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Investigation of High School Pathways into Engineering (work in progress)

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Conference

2014 ASEE Annual Conference & Exposition

Location

Indianapolis, Indiana

Publication Date

June 15, 2014

Start Date

June 15, 2014

End Date

June 18, 2014

ISSN

2153-5965

Conference Session

K-12 and Pre-College Engineering Division Poster Session

Tagged Division

K-12 & Pre-College Engineering

Page Count

10

Page Numbers

24.826.1 - 24.826.10

Permanent URL

https://peer.asee.org/20718

Download Count

48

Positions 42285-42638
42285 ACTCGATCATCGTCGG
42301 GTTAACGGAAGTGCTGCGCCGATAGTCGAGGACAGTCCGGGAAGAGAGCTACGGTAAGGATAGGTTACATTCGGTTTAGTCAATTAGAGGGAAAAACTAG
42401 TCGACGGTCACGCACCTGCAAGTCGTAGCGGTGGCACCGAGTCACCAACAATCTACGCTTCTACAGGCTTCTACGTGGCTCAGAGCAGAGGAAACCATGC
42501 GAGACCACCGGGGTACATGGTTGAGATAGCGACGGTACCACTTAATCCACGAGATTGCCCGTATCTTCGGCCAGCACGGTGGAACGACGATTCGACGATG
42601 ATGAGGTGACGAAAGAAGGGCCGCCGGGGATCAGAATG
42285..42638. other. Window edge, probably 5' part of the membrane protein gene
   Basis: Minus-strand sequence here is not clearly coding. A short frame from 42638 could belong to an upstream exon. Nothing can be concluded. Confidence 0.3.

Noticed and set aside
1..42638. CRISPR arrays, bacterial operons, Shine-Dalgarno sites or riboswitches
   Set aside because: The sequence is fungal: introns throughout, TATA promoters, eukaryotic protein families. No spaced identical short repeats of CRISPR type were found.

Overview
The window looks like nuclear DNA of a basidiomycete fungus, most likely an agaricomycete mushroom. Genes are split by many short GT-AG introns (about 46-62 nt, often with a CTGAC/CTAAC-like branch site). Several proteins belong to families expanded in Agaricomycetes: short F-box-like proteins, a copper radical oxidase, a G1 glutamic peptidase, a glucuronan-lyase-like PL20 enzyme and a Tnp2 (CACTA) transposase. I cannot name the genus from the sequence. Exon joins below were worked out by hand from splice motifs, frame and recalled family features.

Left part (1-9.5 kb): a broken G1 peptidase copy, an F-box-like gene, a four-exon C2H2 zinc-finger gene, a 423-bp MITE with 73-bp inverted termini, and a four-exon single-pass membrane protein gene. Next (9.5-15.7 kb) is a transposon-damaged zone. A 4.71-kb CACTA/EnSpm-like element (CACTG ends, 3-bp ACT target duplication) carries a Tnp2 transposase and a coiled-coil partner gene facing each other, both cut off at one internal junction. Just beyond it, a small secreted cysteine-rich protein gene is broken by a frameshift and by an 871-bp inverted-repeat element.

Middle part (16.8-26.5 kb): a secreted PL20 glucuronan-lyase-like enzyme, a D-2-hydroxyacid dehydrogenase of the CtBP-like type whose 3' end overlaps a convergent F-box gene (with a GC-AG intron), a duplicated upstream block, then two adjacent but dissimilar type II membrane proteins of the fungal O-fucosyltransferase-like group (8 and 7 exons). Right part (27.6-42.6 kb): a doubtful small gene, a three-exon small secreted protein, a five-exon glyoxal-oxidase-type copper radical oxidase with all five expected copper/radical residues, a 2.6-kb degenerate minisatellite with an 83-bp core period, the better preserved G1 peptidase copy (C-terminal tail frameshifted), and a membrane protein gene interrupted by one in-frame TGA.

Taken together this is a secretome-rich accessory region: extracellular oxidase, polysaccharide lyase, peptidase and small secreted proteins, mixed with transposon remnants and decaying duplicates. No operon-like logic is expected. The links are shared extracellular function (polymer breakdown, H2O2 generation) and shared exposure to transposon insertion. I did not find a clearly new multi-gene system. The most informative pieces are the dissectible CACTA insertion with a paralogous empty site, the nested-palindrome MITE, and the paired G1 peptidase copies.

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Paper Authors

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Carla B. Zoltowski Purdue University, West Lafayette

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Carla B. Zoltowski, Ph.D., is Co-Director of the EPICS Program at Purdue University. She received her B.S. and M.S. in electrical engineering and Ph.D. in engineering education, all from Purdue University. She has served as a lecturer in Purdue’s School of Electrical and Computer Engineering. Dr. Zoltowski’s academic and research interests include human-centered design learning and assessment, service-learning, ethical reasoning development and assessment, leadership, and assistive technology.

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Marisa Exter Purdue University